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Deciding who decides in conflict of laws: an institutional perspective
Deciding who decides in conflict of laws: an institutional perspective
Deciding who decides in conflict of laws: an institutional perspective
Deciding who decides in conflict of laws: an institutional perspective
Deciding who decides in conflict of laws: an institutional perspective
Deciding who decides in conflict of laws: an institutional perspective
Deciding who decides in conflict of laws: an institutional perspective
Deciding who decides in conflict of laws: an institutional perspective
Deciding who decides in conflict of laws: an institutional perspective
Deciding who decides in conflict of laws: an institutional perspective
Deciding who decides in conflict of laws: an institutional perspective
Deciding who decides in conflict of laws: an institutional perspective
Deciding who decides in conflict of laws: an institutional perspective
Deciding who decides in conflict of laws: an institutional perspective
Deciding who decides in conflict of laws: an institutional perspective
Deciding who decides in conflict of laws: an institutional perspective
Deciding who decides in conflict of laws: an institutional perspective
Deciding who decides in conflict of laws: an institutional perspective
Deciding who decides in conflict of laws: an institutional perspective
Deciding who decides in conflict of laws: an institutional perspective
Deciding who decides in conflict of laws: an institutional perspective
Deciding who decides in conflict of laws: an institutional perspective
Deciding who decides in conflict of laws: an institutional perspective
Deciding who decides in conflict of laws: an institutional perspective
Deciding who decides in conflict of laws: an institutional perspective
Deciding who decides in conflict of laws: an institutional perspective
Deciding who decides in conflict of laws: an institutional perspective
Deciding who decides in conflict of laws: an institutional perspective
Deciding who decides in conflict of laws: an institutional perspective
Deciding who decides in conflict of laws: an institutional perspective
Deciding who decides in conflict of laws: an institutional perspective
Deciding who decides in conflict of laws: an institutional perspective
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Deciding who decides in conflict of laws: an institutional perspective

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  • 1. DECIDING WHO DECIDES 
 IN CONFLICT-OF-LAWS: An Institutional Perspective ! Asian Law and Economics Society Congress July 20-21, 2014 ・National Taiwan University Toshiyuki Kono ! Paulius Jurcys
  • 2. Law and Economics of PIL: 
 status quo of the academic debate Added-value of 
 comparative institutional approach 
 (O.Williamson, E. Ostrom, N. Komesar) Case-study
 Institutional perspective to international IP law 2
  • 3. (1) CURRENT PRIVATE INTERNATIONAL LAW DEBATE 3
  • 4. BORDER EFFECT, (UN)CERTAINTY & PIL 4 Dispute Settlement Taiwanese Buyer Rights & Obligations Enforcement of awards Taiwanese Seller Code of Civil Procedure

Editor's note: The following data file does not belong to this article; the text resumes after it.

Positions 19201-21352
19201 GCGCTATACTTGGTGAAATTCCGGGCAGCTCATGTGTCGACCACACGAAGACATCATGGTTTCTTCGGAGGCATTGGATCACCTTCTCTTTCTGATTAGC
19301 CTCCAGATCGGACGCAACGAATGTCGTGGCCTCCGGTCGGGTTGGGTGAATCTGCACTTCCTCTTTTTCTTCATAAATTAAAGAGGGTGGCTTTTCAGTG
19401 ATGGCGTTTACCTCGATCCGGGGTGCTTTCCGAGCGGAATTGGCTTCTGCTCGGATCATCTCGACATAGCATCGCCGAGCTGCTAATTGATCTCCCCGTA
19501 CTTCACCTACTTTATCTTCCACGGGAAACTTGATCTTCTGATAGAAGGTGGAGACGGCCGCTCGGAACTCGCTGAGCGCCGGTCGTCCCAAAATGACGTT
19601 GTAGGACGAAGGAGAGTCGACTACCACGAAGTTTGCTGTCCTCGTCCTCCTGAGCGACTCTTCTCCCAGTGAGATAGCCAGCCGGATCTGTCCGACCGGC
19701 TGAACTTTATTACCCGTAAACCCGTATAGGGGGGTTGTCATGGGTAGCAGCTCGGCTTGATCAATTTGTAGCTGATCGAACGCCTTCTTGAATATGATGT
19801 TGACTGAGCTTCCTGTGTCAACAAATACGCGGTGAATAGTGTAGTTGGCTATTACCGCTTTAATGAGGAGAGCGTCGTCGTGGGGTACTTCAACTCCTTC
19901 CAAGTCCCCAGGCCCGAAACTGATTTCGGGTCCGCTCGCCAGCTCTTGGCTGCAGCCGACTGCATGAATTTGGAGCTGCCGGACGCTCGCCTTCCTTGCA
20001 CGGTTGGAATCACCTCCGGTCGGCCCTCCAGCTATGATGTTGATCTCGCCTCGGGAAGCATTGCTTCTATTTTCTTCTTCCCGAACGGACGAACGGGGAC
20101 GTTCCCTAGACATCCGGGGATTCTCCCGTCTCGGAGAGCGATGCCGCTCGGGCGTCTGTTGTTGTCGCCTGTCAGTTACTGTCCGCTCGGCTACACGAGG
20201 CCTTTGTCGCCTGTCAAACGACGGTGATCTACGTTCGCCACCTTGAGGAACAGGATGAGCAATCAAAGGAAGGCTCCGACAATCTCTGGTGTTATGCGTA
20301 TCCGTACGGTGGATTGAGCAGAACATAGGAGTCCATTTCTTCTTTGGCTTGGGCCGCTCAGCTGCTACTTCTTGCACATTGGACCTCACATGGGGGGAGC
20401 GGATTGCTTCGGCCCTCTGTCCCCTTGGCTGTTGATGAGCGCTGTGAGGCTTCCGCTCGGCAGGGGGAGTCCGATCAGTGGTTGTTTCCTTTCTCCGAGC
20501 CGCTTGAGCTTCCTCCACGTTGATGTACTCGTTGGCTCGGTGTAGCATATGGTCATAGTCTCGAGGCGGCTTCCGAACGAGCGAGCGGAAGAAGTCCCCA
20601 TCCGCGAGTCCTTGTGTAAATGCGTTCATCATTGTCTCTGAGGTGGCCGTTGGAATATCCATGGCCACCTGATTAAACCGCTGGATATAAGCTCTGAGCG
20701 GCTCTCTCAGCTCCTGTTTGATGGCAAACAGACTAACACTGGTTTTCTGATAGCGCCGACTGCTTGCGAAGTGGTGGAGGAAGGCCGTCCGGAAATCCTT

ofTaiwan Civil Code 
 ofTaiwan Code of Civil Procedure 
 ofTaiwan
  • 5. BORDER EFFECT, (UN)CERTAINTY & PIL 5 Dispute Settlement Taiwanese Buyer Rights & Obligations Enforcement of awards Japanese Seller
  • 6. BORDER EFFECT, (UN)CERTAINTY & PIL 6 Dispute Settlement Taiwanese Buyer Rights & Obligations Enforcement of awards Japanese Seller JurisdictionChoice of Law Recognition & enforcementPIL Reduction of transaction 
 costs & border 
 effect
  • 7. CURRENT L&E DEBATE IN PIL (1) EFFICIENCY (Stakeholders) LEGAL FRAMEWORK POLICY OBJECTIVES PIL THEORY PUBLIC MODEL
 (State) PRIVATE MODEL
 (Private Parties) MIXED MODEL
 (States & 
 Private Parties) 7
  • 8. CURRENT L&E DEBATE IN PIL (2) EFFICIENCY (Stakeholders) LEGAL FRAMEWORK POLICY OBJECTIVES PIL THEORY PUBLIC MODEL
 (State) Rules (ex ante) Legal certainty Vested rights doctrine (cf. governmental
 interest analysis) PRIVATE MODEL
 (Private Parties) Standards (ex post) Flexibility Private ordering
 (party autonomy) MIXED MODEL
 (States & 
 Private Parties) Rules & Standards (e.g., 2nd Restatement) Legal certainty
 & flexibility Pragmatic approaches
 (e.g., Leflar’s Choice influencing considerations ) 8
  • 9. CURRENT DEBATE IN PIL (2) 9 L&E HAS MUCH POTENTIAL FOR FURTHER STUDY OF PIL ! General methodology of PIL (choice of law mechanism) ! Specific PIL tools (e.g., public policy, mandatory rules, comity, party autonomy) ! Further directions of PIL: facilitating interface between 
 socio-economic traditions CRITICISM OF L&E 
 ANALYSIS PIL ! Abstract economic models do not help solve specific PIL problems ! Ambiguity of the notion of “efficiency” ! “Efficiency” perspective offers 
 little guidance in making 
 tough policy decisions
  • 10. (2) COMPARATIVE INSTITUTIONAL 
 APPROACH 10
  • 11. 11 ELINOR 
 OSTROM OLIVER WILLIAMSON RONALD COASE Transaction costs &
 institutional choice Markets & Hierarchies
 Organizational Complexity
 Bounded Rationality Governance Structures
 “Positive research agenda” Institutional analysis in economic and political sciences
  • 12. INSTITUTIONAL APPROACH 
 IN LEGAL SCHOLARSHIP Richard Posner: 
 Economic analysis of Law Subsequently, many law and economics scholars applied 
 costs & benefits analysis Neil Komesar: leading scholar who tried to embrace institutional approach to law problems 12
  • 13. – Neil Komesar – “The correct question is not whether, following Posner, the market works better in one setting … than in another … but whether the market is better or worse than its available alternatives or the political process is better or worse than its available alternatives” 13